I was an English teacher for many years, so I have heard students lament: “I don’t get it!” after reading (or not reading) an assignment. I learned to put the ownership of the learning and understanding back on them, and I taught them to ask a specific question about the text. How did I do that? I would respond, “Ask me a question.” At first I would hear complaining, but I was persistent. “Ask me a question.” The students would finally return to the text, discuss it in the group, and then return to me with a question worthy of a thoughtful answer.
James reminds us to “Let your yes be yes and your no be no” (James 5:12). You are spending time every day with children who will believe anything you tell them… until they don’t… and then you are done. They need to trust that you will do what you say you will do. If you promise an activity or a reward, deliver! If you tell a student you will assign a detention, do it! Don’t give them false hope, empty promises, or ridiculous threats.
When I was rearing my children, I taught them my definition of the word NO: NO means NO, absolutely NO, don’t ask again. If my daughter or son would pester me about a question to which I had already said NO, I would require him or her to recite the definition of NO. The hard part to this is that you cannot change your mind! If you say NO, it has to stay NO. If you cave to the persistence of the class, they will never believe you when you say NO. IF I responded, “maybe” or “let me think about it” and the children started bugging me about it, I would ask, “Do you want it to be NO?” Then they would stop pestering me. Conversely, when you say YES, you MUST deliver. Now, will there be times when you cannot do what you promised? Of course, then you apologize and explain.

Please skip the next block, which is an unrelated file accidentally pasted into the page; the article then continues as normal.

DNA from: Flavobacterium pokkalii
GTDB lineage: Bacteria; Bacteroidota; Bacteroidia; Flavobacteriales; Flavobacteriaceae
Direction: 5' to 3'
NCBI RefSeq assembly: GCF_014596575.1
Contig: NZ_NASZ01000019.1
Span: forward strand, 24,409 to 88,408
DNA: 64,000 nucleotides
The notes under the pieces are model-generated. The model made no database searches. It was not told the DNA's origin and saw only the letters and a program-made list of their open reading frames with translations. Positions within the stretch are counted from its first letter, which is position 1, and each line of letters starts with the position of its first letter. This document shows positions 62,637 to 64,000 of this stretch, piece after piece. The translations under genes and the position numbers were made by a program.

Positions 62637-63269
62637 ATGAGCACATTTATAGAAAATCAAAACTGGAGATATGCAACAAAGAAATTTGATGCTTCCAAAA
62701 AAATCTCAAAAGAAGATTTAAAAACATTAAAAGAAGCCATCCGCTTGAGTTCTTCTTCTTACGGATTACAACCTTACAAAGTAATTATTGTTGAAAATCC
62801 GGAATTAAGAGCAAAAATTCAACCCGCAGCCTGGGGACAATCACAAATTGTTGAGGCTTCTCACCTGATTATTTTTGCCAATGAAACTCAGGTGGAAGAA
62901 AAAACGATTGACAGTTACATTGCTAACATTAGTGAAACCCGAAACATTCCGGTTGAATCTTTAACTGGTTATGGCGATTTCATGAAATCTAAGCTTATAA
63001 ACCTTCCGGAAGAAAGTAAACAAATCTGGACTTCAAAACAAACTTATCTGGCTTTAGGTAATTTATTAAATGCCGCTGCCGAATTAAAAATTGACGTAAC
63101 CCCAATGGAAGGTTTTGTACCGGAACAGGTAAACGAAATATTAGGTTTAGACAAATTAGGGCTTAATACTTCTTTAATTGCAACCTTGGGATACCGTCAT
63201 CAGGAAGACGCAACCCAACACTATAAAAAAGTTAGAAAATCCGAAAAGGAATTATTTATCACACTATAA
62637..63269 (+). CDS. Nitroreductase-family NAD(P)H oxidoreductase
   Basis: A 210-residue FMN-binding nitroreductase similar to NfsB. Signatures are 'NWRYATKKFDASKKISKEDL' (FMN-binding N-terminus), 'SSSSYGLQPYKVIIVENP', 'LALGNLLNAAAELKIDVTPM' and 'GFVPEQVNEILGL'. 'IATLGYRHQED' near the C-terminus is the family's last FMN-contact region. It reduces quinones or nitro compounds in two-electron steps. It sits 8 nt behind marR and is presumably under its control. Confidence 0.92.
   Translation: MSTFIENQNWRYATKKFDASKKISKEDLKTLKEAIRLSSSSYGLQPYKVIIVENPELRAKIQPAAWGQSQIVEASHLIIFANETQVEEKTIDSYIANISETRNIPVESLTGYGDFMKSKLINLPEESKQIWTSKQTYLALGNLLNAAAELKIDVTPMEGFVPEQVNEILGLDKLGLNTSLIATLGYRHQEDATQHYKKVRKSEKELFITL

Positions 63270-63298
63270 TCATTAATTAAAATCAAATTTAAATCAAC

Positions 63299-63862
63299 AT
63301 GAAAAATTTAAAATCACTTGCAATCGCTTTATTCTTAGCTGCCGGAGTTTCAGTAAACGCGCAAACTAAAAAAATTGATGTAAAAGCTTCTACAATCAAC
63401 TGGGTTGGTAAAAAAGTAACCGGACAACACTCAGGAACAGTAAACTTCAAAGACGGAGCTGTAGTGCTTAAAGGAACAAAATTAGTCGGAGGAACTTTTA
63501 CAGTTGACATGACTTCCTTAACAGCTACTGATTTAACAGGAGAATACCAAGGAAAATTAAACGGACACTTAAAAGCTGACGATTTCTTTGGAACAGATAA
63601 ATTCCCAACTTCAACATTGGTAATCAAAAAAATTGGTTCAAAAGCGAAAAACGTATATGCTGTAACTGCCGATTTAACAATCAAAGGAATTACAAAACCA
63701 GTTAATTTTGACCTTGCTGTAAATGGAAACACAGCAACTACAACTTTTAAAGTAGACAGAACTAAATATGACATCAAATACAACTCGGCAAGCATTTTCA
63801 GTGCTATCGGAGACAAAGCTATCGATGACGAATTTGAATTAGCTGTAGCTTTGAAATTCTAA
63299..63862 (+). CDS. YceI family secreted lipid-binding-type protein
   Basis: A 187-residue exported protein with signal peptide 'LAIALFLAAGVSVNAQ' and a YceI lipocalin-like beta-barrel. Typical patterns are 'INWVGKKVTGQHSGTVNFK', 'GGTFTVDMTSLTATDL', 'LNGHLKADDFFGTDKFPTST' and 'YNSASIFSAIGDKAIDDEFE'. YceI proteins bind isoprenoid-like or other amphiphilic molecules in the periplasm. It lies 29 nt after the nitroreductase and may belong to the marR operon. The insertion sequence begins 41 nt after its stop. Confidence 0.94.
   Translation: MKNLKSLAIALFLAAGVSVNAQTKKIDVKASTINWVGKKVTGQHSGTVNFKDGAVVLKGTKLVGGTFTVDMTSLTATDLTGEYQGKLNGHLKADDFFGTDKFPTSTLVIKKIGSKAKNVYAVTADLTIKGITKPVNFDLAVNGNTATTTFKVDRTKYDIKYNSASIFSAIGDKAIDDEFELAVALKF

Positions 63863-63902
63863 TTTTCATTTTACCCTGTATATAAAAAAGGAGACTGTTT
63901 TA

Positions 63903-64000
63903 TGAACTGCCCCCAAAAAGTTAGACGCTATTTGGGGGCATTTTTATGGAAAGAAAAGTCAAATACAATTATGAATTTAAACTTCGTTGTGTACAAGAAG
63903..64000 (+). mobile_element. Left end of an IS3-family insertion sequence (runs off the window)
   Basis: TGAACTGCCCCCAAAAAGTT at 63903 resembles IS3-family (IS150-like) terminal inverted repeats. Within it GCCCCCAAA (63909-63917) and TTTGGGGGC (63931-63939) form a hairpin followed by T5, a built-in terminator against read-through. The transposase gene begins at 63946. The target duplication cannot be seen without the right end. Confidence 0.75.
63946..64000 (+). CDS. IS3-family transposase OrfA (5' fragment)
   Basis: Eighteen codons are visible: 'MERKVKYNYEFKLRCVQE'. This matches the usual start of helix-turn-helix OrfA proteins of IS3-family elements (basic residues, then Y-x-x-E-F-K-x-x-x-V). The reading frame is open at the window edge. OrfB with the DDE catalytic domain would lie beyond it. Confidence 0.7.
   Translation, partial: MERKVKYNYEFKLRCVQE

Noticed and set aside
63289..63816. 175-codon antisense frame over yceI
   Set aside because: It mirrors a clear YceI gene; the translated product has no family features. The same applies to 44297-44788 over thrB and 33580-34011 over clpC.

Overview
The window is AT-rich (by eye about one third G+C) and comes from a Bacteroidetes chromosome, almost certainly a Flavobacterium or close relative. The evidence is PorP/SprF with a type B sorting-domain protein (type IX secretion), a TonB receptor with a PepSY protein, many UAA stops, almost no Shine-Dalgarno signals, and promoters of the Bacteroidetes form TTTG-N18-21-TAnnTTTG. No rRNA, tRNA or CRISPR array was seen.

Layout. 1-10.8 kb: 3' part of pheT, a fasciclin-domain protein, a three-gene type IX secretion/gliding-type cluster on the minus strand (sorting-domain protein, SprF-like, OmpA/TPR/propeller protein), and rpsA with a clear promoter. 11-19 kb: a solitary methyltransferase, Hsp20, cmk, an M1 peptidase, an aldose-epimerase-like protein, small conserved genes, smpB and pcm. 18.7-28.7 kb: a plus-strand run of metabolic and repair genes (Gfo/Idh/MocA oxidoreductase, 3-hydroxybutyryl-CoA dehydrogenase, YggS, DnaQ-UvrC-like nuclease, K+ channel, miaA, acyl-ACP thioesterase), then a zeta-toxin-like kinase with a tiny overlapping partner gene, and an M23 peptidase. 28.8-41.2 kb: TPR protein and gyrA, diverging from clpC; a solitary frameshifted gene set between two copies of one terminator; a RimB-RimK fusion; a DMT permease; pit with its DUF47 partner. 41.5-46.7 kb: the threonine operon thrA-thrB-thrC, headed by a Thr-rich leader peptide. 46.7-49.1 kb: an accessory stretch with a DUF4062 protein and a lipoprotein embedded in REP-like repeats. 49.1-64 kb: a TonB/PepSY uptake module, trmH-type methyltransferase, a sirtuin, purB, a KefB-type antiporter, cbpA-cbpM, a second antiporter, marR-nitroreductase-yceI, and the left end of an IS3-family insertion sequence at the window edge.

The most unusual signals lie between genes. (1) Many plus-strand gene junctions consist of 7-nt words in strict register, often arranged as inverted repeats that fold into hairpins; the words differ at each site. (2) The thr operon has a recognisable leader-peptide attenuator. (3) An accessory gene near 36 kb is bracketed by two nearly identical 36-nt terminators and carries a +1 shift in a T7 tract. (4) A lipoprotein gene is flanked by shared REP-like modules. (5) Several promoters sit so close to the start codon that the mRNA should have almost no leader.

They need to know that they can TRUST you… and you must be worthy of their TRUST.
Quite often when English teachers give encouragement to their student writers, they remind them to “Show, Don’t Tell!” Teachers need to take this same advice. Too often teachers take the “Do as I say, not as I do” attitude in the classroom, and that just won’t work – it’s not authentic or trustworthy. You must model the behavior you expect from you students. Demonstrate the behaviors in the classroom that you want them to develop. Your actions speak much louder than your words.
Take this same advice into your lessons. When I taught writing, I would use my document camera to compose right in front of them. I would start a paragraph, change it, fix it, cross it out, ask for their suggestions, and demonstrate to them that writing is a process. SHOW them that you don’t write perfectly the first time either. If you assign a presentation to the class, complete one yourself first. Demonstrate to the students what you are looking for. Your demonstration will encourage their thoughts and imaginations more than a list of directions ever will!
If you aren’t having a good time; if you don’t enjoy what you are doing, why should your students? Sure, occasionally you will have a bad day, but if the students are used to seeing you as an upbeat, enthusiastic teacher, they will step up to the plate and help you to get out of your funk! Enjoy your students! Enjoy your job! Enjoy your life! and your students will enjoy their time with you!
If this is your first year, take heart, we all had a first year. If this is your twentieth year, make it your best year ever! Happy New Year, TEACHERS! Go and BE awesome!